Prevalence and correlates of past year ecstasy/MDMA use in the United States

OBJECTIVES: 3,4-Methylenedioxymethamphetamine (MDMA) (also known as “ecstasy” or “Molly”) has regained attention in recent years for its efficacy in treating posttraumatic stress disorder, and the drug was granted breakthrough therapy designation for such use by the US Food and Drug Administration in 2017. However, little is known about the current epidemiology of recreational ecstasy/MDMA use.

METHODS: We estimated past-year prevalence and correlates of ecstasy/MDMA use based on a representative sample of noninstitutionalized US individuals 12 years or older from the 2015–2020 National Survey on Drug Use and Health (N = 315,661).

RESULTS: An estimated 0.9% (95% confidence interval [CI] = 0.9–1.0) of individuals used ecstasy/MDMA in the past year. Compared with those ages 35–49 years, all younger age groups were at increased odds for use, while those older than 50 years (adjusted odds ratio [aOR] = 0.14, 95% CI = 0.08–0.23) were at low odds for use. Compared with heterosexual men, those identifying as bisexual women (aOR = 1.32, 95% CI = 1.02–1.72) were at increased odds for use, and compared with White individuals, those identifying as Asian (aOR = 1.92, 95% CI = 1.42–2.59), Black (aOR = 1.70, 95% CI = 1.41–2.06), or multiracial (aOR = 1.61, 95% CI = 1.19–2.16) were at increased odds for use. Past-year use of other drugs (e.g., cannabis, ketamine), prescription drug misuse (e.g., pain relievers, stimulants), nicotine dependence (aOR = 1.21, 95% CI = 1.00–1.45), and alcohol use disorder (aOR = 1.41, 95% CI = 1.25–1.58) were also associated with increased odds for use.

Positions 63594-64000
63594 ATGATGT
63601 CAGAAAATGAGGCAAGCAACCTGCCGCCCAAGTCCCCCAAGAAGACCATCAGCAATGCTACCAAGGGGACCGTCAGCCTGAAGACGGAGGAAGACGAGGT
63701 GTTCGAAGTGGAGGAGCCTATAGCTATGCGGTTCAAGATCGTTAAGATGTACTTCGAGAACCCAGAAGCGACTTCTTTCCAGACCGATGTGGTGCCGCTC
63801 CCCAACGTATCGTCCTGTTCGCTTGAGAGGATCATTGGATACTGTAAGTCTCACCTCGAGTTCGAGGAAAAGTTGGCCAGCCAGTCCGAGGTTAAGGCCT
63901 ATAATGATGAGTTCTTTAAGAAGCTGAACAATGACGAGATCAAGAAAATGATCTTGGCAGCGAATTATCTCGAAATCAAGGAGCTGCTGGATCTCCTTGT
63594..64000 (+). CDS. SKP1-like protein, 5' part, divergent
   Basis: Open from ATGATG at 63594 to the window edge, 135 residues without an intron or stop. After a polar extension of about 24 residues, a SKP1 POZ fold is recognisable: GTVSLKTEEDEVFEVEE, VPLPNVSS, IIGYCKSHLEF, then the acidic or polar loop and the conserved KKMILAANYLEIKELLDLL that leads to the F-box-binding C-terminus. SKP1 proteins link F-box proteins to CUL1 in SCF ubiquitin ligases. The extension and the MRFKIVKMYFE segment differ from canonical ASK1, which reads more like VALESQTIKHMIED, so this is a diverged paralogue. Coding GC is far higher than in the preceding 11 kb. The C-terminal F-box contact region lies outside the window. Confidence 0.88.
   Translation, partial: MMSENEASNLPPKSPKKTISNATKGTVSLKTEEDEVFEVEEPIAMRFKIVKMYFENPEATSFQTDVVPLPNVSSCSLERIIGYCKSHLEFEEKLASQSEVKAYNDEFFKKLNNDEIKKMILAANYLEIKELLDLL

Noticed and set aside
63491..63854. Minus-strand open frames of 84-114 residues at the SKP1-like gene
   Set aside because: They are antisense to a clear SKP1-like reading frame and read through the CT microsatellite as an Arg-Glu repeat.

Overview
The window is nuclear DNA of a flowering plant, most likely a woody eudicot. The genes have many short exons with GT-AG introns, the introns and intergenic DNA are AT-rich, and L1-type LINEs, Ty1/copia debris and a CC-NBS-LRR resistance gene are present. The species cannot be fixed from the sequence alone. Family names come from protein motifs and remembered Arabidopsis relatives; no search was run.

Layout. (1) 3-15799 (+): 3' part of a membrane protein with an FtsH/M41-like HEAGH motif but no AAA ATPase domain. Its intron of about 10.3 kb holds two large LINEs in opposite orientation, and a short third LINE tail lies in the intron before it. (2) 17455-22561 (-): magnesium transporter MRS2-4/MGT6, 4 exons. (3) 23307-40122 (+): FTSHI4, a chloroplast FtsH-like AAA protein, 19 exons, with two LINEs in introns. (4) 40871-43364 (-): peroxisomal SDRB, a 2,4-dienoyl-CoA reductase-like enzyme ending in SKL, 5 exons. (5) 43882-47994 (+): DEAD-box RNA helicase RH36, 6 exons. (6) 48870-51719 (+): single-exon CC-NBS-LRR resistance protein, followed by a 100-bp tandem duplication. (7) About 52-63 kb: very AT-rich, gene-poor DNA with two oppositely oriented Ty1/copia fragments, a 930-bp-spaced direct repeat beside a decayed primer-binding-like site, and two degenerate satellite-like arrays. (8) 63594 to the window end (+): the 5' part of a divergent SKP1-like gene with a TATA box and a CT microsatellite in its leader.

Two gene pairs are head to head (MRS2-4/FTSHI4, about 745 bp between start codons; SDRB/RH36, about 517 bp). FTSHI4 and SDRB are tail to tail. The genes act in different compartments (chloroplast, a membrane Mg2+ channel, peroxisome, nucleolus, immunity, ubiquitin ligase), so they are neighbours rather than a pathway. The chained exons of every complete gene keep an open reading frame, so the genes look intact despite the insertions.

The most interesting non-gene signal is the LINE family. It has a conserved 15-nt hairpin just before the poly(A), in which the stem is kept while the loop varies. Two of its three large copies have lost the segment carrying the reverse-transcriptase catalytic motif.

CONCLUSIONS: While use of ecstasy/MDMA continues to be relatively rare, findings from this study can help inform prevention and harm reduction strategies, especially among certain subpopulations that are at high risk for use.

Full citation:
Yang KH, Kepner W, Nijum A, Han BH, Palamar JJ (2023).
Prevalence and correlates of past year ecstasy/MDMA use in the United States
Journal of Addiction Medicine, 17 (5), 592-597. doi: 10.1097/ADM.0000000000001188. PMCID: PMC10593986.